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# Moment of Inertia of an Ellipse Last updated date: 28th Nov 2023
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Views today: 0.21k     ## Moment of Inertia of an Ellipse - Steps Involved in Derivation

Moment of inertia is an important topic in Physics and is used in solving problems involving mass in rotational motion and angular momentum. It is a property exhibited by objects in rotational motion and is interpreted about a rotational axis. In this article, students will learn about the definition of the moment of inertia and its derivation on Vedantu.

The moment of inertia (also known as the second moment) is a physical quantity that quantifies the rotational inertia of an object. The moment of inertia of an ellipse can be considered as the rotational analogue of mass in linear motion. The moment of inertia of a body is always interpreted about a rotation axis. This is a geometrical property of an area that speaks of how its points are distributed in context to an arbitrary axis. The unit of the dimension of the moment of inertia of area is length to 4th power, $L^{4}$. This must not be confused with the mass moment of inertia. If the piece is thin, nonetheless, the mass moment of inertia is equivalent to the area density times the area moment of inertia.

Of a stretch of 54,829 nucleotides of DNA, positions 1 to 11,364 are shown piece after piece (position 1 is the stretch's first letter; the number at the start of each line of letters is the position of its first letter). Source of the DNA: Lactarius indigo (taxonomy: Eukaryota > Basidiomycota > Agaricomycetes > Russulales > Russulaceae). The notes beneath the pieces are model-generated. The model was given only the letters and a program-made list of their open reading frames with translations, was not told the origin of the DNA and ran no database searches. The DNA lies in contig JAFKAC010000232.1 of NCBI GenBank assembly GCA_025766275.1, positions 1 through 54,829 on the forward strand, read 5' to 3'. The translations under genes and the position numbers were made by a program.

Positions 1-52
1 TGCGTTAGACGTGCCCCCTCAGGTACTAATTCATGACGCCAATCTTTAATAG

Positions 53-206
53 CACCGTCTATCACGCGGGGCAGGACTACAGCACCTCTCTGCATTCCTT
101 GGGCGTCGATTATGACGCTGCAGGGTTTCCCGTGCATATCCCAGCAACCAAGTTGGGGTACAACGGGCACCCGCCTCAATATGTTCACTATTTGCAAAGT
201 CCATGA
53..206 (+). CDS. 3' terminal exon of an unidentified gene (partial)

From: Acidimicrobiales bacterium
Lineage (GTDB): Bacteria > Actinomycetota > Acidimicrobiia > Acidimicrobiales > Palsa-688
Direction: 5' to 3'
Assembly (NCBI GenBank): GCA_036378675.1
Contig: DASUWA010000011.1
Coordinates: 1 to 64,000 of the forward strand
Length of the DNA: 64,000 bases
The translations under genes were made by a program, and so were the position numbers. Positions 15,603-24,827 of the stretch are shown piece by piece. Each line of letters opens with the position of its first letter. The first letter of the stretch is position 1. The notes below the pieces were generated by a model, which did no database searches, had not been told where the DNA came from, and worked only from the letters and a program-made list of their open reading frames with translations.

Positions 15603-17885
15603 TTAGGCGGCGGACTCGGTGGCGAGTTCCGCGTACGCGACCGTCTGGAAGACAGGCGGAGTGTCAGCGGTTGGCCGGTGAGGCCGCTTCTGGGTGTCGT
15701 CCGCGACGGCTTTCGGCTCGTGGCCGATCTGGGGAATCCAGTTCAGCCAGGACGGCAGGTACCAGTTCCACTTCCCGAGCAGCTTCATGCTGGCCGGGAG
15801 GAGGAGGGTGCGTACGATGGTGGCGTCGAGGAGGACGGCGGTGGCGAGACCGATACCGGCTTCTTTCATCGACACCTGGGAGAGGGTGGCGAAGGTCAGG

### Step Involved in Moment of Inertia of Ellipse Derivation

It is not very usual that we find the derivation for the moment of inertia of an ellipse or elliptical object. This makes it even more intriguing to know how to derive the equation for calculating the moment of inertia of an elliptical disc. Remember that there is more than one way of calculating the moment of inertia of an ellipse. Here we are describing the more generalized method that can also be used for a variety of different shapes. Let’s first check the steps involved in the derivation of the moment of inertia of an ellipse.

The steps are as follows:

1. Identifying the parametric equation of the shape.

2. Using the equation of parametric as a transformation.

3. Determining the Jacobian.

4. Computing the Moment of Inertia.

### Moment of Inertia of Ellipse Derivation

Let us illustrate the process of derivation via the example of an ellipse.

We will begin with the parametric equation of an ellipse which is given by,

$(a cos t)(b sin t)$

To obtain the equations of transformation, we are required to modify the parametric equation as,

$= (r cos \theta, \lambda r sin \theta)$ $(\lambda cos \theta, r \lambda sin \theta)$

In which,

λ = ba λ =ba.

= b / a